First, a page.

Use Content Security Policy (CSP) headers to prevent loading of untrusted resources and mitigate cross-site scripting (XSS) attacks
3 min read
By Henrik Walker Moe
December 14, 2018
CSP is a built-in browser security feature that is designed to prevent this "attack-vector" and is luckily one of the low-hanging fruits you can apply to secure your site.
Before moving ahead let's define a few key concepts in this article.
An attacker exploits a vulnerability by using a technical approach or method to access/inject/scan assets. This approach is often referred to as a vector. There might be one or more vectors for any given vulnerability, varying in difficulty to execute.
If your website uses third-party resources then those have "external origins".
CSP's directives supports
self for own origins and URLs for external origins.
Your server should return the HTTP response header:
If you want to start with just trusting your own resources, use:
Content-Security-Policy: default-src 'self'
This tells your browser "hey, just load resources from my own domain/origin.". This mitigates Cross-Site Scripting (XSS) attacks where an attacker is trying to exploit a vulnerability on your website by injecting a script into your website from e.g.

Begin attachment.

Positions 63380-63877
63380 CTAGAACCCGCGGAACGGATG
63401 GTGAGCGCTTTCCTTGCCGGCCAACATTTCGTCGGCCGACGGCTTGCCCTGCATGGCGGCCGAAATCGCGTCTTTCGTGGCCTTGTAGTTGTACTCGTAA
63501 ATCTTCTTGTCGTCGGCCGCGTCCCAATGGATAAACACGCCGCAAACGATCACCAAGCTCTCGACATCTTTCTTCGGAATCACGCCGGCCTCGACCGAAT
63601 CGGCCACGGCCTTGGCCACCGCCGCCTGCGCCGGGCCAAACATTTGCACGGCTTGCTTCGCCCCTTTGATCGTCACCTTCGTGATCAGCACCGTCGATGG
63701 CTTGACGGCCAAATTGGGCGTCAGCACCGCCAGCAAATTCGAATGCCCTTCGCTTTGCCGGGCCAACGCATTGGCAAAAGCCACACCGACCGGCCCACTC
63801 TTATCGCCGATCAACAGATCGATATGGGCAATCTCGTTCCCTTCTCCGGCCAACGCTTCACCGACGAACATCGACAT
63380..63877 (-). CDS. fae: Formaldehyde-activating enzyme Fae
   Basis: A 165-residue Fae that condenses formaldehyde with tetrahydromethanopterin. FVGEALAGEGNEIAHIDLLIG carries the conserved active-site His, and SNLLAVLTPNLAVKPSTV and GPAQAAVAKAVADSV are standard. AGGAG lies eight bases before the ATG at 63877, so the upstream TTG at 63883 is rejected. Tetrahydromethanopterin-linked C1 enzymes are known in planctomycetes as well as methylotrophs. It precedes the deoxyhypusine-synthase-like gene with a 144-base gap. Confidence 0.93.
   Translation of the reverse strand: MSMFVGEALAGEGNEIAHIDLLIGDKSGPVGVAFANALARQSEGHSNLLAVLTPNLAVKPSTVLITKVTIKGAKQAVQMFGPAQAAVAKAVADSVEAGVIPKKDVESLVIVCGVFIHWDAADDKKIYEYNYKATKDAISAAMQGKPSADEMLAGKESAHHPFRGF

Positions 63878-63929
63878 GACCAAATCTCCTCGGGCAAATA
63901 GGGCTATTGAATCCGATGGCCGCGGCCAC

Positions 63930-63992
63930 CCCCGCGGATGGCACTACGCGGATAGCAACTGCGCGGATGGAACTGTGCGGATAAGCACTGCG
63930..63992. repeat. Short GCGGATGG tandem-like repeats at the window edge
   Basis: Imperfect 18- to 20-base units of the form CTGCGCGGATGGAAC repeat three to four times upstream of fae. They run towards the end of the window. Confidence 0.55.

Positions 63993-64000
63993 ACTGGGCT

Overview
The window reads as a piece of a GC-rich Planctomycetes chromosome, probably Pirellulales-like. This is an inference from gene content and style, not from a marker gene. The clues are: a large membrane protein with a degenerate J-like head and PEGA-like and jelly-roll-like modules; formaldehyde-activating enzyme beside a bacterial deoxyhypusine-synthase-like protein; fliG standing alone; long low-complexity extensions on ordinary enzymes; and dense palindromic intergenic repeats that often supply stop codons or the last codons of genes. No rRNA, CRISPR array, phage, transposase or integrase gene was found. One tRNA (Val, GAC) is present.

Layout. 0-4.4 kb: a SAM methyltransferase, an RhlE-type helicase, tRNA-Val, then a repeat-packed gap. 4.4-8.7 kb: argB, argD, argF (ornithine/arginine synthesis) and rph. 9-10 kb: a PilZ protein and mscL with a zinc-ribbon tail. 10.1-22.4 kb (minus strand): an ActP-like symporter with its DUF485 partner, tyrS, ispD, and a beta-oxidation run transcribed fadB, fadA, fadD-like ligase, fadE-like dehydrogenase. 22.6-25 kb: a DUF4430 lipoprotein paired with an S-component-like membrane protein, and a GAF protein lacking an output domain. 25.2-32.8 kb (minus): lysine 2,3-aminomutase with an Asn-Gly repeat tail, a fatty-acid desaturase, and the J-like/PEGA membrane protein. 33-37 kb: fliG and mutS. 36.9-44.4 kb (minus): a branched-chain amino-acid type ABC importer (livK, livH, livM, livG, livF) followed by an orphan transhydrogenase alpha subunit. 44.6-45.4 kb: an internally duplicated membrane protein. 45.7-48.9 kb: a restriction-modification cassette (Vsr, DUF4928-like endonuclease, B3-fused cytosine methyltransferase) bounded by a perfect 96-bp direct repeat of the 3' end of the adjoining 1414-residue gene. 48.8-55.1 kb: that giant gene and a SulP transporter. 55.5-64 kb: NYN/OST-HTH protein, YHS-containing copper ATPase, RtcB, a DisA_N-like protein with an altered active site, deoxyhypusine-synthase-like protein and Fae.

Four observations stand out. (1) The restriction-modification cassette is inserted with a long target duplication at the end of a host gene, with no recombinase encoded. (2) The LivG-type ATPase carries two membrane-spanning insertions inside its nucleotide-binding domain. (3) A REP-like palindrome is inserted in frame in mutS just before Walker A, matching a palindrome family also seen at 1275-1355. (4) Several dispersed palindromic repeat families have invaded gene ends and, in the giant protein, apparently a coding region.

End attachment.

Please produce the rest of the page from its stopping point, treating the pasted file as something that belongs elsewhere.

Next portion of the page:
When a browser attempts to load a resource but is blocked by the CSP-rules, it can report the CSP-violation by posting to a URL using the
Content-Security-Policy: report-uri '/some-url'
This lets you identify if someone's attempting something malicious or if you just forgot to whitelist one of your resources. Either way it's a useful tool to monitor your CSP-rules in production.
You need to implement a back-end to consume the report or use an external service, e.g. report-uri as a service.
nonce (number used once) can be used to make exemptions to your CSP-rules. By generating a unique one-time use value on the server-side and providing it to the front-end, you can trust that the content you are allowing to pass-through your CSP-rules is yours and trusted.
Content-Security-Policy: script-src 'unsafe-inline';
A better way of making exemptions is to provide a value to the
nonce attribute on the
<script>block as the
<script nonce="2726c7f26c">var inline = 1;</script>
Content-Security-Policy: script-src 'nonce-2726c7f26c';
As long as the two
Remember to re-generate the value per page-load and keep the
nonce value random.